The first sentence of v. 4 can be taken in one of three ways; all of them make sense. (1) Conditional: ‘If you remain in me, I will remain in you’ (which is the assumption of the NIV rendering). Read in this way, the believer’s perseverance in remaining in Jesus is the occasional cause, not the ultimate cause, of Jesus’ remaining in the believer (cf. 8:31–32; 15:9–11). (2) Comparison: ‘Remain in me, as I remain in you’ (the Greek allows this: the second clause has no verb, but simply ‘and I in you’). The thought is coherent enough; the ‘and’ (as opposed to ‘as’) is mildly surprising. In the context of the threats on both sides of the verse, it is indefensible to take the ‘I in you’ as an absolute promise regardless of the perseverance or fickleness of the ostensible believer. (3) Mutual imperative: ‘Let us both remain in each other’, ‘Let there be mutual indwelling’. Again, however, the syntax is strange: the strong second person imperative in the first clause cannot easily be reduced to this mutual exhortation, and the normal Greek way of expressing this thought is by a hortatory subjunctive.
If the first reading, the conditional, has a slight edge, the general thought is in any case clear. No branch has life in itself; it is utterly dependent for life and fruitfulness on the vine to which it is attached. The living branch is thus truly ‘in’ the vine; the life of the vine is truly ‘in’ the branch. Lest the point be missed, Jesus steps away from the vine imagery a little and directly addresses his hearers (though he preserves the figure of ‘fruit’): Neither can you bear fruit unless you remain in me. This is not the inorganic growth of external accretion, like the growth of an alum crystal in an alum solution; it is organic growth, internal growth, driven by the pulsating life of the vine in the branch, and only this kind of growth produces fruit. The imagery of the vine is stretched a little when the ‘branches’ are given the responsibility to remain in the vine, but the point is clear: continuous dependence on the vine, constant reliance upon him, persistent spiritual imbibing of his life—this is the sine qua non of spiritual fruitfulness. The Christian or Christian organization that expands by external accretion, that merely apes Christian conduct and witness, but is not impelled by life within, brings forth dead crystals, not fruit.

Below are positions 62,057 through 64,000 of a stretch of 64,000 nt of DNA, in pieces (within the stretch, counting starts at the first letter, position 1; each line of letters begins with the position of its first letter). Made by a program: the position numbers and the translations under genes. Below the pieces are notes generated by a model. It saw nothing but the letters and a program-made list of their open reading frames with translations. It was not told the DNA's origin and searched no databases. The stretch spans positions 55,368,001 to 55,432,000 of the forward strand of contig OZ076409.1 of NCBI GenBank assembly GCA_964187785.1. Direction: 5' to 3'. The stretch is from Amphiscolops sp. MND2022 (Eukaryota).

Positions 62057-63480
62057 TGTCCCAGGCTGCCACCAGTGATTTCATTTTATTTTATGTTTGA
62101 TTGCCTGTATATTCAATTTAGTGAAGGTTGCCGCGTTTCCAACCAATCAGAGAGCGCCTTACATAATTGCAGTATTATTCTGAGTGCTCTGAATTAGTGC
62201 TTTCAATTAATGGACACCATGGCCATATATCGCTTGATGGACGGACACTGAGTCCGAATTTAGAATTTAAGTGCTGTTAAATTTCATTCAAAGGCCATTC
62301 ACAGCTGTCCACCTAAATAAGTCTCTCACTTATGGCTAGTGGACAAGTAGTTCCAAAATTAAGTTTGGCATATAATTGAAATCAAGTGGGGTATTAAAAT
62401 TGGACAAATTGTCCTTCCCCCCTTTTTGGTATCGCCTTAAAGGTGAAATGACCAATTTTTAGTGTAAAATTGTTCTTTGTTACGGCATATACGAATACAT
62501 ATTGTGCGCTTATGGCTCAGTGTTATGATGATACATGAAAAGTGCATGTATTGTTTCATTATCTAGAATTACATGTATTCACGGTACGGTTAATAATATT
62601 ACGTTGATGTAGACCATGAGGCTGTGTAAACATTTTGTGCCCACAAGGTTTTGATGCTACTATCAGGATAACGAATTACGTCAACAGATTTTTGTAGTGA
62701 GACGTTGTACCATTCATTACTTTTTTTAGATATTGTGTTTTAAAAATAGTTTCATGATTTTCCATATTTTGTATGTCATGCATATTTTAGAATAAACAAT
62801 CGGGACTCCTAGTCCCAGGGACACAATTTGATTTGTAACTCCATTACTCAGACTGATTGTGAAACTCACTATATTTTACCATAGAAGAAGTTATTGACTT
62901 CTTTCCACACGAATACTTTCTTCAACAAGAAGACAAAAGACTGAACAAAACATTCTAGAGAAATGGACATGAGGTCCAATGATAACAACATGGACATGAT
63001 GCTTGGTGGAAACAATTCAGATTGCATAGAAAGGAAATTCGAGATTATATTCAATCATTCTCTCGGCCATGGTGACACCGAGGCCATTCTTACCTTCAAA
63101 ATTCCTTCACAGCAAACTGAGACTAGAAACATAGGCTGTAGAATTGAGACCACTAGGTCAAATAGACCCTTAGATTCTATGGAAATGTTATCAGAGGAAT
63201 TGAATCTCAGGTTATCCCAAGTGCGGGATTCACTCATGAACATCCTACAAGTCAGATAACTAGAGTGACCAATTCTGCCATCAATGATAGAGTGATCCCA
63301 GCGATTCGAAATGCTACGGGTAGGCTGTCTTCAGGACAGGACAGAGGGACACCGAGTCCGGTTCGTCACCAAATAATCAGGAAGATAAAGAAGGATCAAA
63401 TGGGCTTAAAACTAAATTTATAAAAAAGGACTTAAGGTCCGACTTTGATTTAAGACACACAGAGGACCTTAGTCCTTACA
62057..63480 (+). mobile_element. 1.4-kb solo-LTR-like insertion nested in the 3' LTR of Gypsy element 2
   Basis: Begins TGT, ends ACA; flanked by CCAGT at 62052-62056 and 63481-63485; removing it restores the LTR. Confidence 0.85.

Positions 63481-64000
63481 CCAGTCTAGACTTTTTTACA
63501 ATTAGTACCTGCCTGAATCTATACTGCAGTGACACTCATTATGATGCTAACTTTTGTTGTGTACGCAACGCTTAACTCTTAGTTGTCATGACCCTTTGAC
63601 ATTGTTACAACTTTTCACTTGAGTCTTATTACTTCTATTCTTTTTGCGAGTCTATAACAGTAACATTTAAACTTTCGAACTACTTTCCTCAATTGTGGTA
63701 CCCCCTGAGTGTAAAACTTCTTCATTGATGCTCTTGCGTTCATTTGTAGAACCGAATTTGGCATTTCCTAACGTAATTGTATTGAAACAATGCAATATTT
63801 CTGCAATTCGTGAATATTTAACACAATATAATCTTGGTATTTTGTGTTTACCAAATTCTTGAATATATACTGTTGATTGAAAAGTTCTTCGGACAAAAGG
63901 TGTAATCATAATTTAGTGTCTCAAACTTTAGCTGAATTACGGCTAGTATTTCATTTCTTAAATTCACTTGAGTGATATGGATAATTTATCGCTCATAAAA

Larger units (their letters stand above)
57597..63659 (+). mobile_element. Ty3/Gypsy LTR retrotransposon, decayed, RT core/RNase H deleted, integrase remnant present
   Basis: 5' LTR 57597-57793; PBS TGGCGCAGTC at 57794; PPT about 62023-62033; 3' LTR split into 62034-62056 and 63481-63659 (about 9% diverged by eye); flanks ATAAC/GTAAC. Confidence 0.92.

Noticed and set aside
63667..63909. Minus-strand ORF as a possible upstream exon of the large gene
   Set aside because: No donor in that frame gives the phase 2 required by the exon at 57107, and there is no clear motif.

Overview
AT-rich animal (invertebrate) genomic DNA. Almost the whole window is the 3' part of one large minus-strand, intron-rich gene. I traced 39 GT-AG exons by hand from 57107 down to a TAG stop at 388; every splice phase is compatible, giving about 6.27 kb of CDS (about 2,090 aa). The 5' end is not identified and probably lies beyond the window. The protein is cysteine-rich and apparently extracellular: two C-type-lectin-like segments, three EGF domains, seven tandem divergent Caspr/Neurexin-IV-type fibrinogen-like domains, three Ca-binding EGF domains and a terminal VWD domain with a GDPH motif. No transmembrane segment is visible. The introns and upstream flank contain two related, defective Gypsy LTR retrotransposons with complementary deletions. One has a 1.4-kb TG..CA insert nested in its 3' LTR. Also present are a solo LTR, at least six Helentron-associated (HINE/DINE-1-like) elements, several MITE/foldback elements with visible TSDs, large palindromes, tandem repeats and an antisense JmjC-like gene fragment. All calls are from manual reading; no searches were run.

Carson, D. A. (1991). The Gospel according to John (p. 516). Leicester, England; Grand Rapids, MI: Inter-Varsity Press; W.B. Eerdmans.